Having lived on Robson Street in Vancouver’s West End, she moved to Caulfeild in West Vancouver where she died in 1937.

FULL ENTRY:

It appears the first female novelist of British Columbia was journalist, outdoorswoman and naturalist Julia Wilmotte Henshaw who published her long-forgotten first novel as Julian Durham (taking her pen name from the town in England where she was born). She also published newspaper columns under the pseudonym G’wan and worked as the first literary and theatre critic of the Vancouver Province newspaper.

Born as Julia Wilmotte Henderson in Durham, England, in 1869 to a family that eventually included eight children. Her father was an ardent naturalist and provided an education for his daughter in France and Germany. It is not clear why or even when she came to Canada but in 1887 Julia married Montreal-based Charles Grant Henshaw, a well-connected investment broker and the progeny of United Empire Loyalists. Their only child - Doris - was born in Montreal in 1889. The young couple and their infant daughter arrived in the Vancouver area in 1890 and set up house in New Westminster. She later said, "My first recollection of Vancouver is of a quaint little, wooden town."

Henshaw claimed to have reached the source of the Columbia River with her husband in 1896. They were also credited with driving the first motor car across the Rocky Mountains in 1914. Whether or not this is true, it is certain that Henshaw had an audacious spirit for a high society hostess who has been credited with founding the century-old Georgian Club, the first women's social club in Vancouver. She was also a founder of the Canadian Alpine and Vancouver Musical Clubs. In addition, Henshaw sat on the executive of the Canadian Women's Club and was honourary secretary of the first chapter of the IODE (the Coronation Chapter) for 30 years after its inaugural meeting in August of 1902.

While visiting Field, B.C., Henshaw availed herself of the knowledge gathered by botanist Charles Schaffer and his wife Mary Schaffer Warren to publish Mountain Wildflowers of America in 1906, essentially pre-empting the Schaffers, much to the lifelong disdain of her fellow writer Mary Schaffer Warren. Henshaw would publish two more books on wildflowers and take credit for the discovery of the pink lady’s slipper, or Cypripedium acuale. In 1908 she published an article in the The Wide World Magazine entitled ‘On the Roof of the Western World: The First Ascent of One of the Mighty Peaks in British Columbia.’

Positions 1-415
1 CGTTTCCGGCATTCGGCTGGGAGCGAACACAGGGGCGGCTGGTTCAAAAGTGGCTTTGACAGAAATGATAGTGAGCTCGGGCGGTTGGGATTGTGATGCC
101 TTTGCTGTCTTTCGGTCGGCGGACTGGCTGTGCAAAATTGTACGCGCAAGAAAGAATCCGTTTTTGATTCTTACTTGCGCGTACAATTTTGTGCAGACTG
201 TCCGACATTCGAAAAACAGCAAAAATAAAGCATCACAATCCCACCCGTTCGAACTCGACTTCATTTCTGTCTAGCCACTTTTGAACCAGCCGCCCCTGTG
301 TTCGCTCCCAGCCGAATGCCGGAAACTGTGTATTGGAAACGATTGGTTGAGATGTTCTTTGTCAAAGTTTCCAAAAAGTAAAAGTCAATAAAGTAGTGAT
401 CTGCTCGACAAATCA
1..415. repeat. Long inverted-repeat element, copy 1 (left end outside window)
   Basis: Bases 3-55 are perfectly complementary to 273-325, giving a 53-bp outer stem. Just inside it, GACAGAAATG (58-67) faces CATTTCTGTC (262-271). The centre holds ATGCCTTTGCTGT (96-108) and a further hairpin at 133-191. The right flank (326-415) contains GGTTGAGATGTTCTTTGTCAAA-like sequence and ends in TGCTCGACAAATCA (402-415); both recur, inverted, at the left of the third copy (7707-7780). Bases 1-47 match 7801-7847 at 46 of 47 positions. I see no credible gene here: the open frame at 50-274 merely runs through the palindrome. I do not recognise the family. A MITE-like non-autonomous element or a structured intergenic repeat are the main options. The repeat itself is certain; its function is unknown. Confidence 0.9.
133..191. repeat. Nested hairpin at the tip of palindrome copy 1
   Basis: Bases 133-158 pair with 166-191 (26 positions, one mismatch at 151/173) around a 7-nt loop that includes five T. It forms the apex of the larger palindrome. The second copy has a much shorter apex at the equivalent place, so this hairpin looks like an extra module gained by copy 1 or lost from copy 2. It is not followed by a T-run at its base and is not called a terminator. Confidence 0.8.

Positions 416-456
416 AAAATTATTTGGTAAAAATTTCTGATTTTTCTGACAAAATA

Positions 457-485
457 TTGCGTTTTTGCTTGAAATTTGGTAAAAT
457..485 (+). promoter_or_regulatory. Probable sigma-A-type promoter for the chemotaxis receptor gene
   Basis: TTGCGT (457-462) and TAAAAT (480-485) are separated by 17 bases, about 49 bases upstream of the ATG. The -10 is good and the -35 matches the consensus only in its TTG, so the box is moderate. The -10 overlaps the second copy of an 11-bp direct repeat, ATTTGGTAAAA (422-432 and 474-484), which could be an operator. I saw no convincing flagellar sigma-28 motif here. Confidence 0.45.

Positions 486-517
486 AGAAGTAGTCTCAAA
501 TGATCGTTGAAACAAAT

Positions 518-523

Henshaw mapped the interior of Vancouver Island in 1910 and 1911. She also wrote about her mountaineering expedition with Swiss guide Edward Feuz and a companion to the summit of Asulkan Pass at 7716 feet in 1910. When war came in 1914, Charles Henshaw was active as a recruiting officer in Vancouver’s Victory Square but Julia Henshaw went overseas to work with an ambulance and food unit. For helping to evacuate several towns under enemy fire, she was awarded the Croix de Guerre with a gold star. The French government later presented her with an enormous painting of Napoleon. Henshaw lectured on flora and fauna at the Alpine Congress in Monaco in 1920.

After her husband's death in 1928, Julia Henshaw began having health problems. She had a heart ailment and cataracts took most of her vision. She took a chance on experimental eye surgery in 1937 and fortunately she did regain much of her sight.

Having lived on Robson Street, she moved to Caulfeild in West Vancouver where she died at age 68 in 1937.

Her first potboiler, Hypnotized: Or the Experiment of Sir Hugh Galbraith: A Romance (1898), was published from Ontario and dubbed “Canadian book of the year.” Possibly Henshaw’s social status as a high society wife had something to do with the praise it received. “The story has probably not been surpassed by any yet written in Canada,” enthused one reviewer. But comprehensive Canadian literary critic Lawrence J. Burpee commented in 1899, during his omnibus review of all recent Canadian novels, “Mrs. Henshaw, of British Colombia, shares with Mr. Phillips-Woolley the honor of being the first novelist of the Pacific province. Her book, entitled Hypnotized, is a study of what may be called unconscious hypnotism. It deserves to be classed with the general run of novels of the mild psychological class; but Mrs. Henshaw can do better work, and doubtless will.”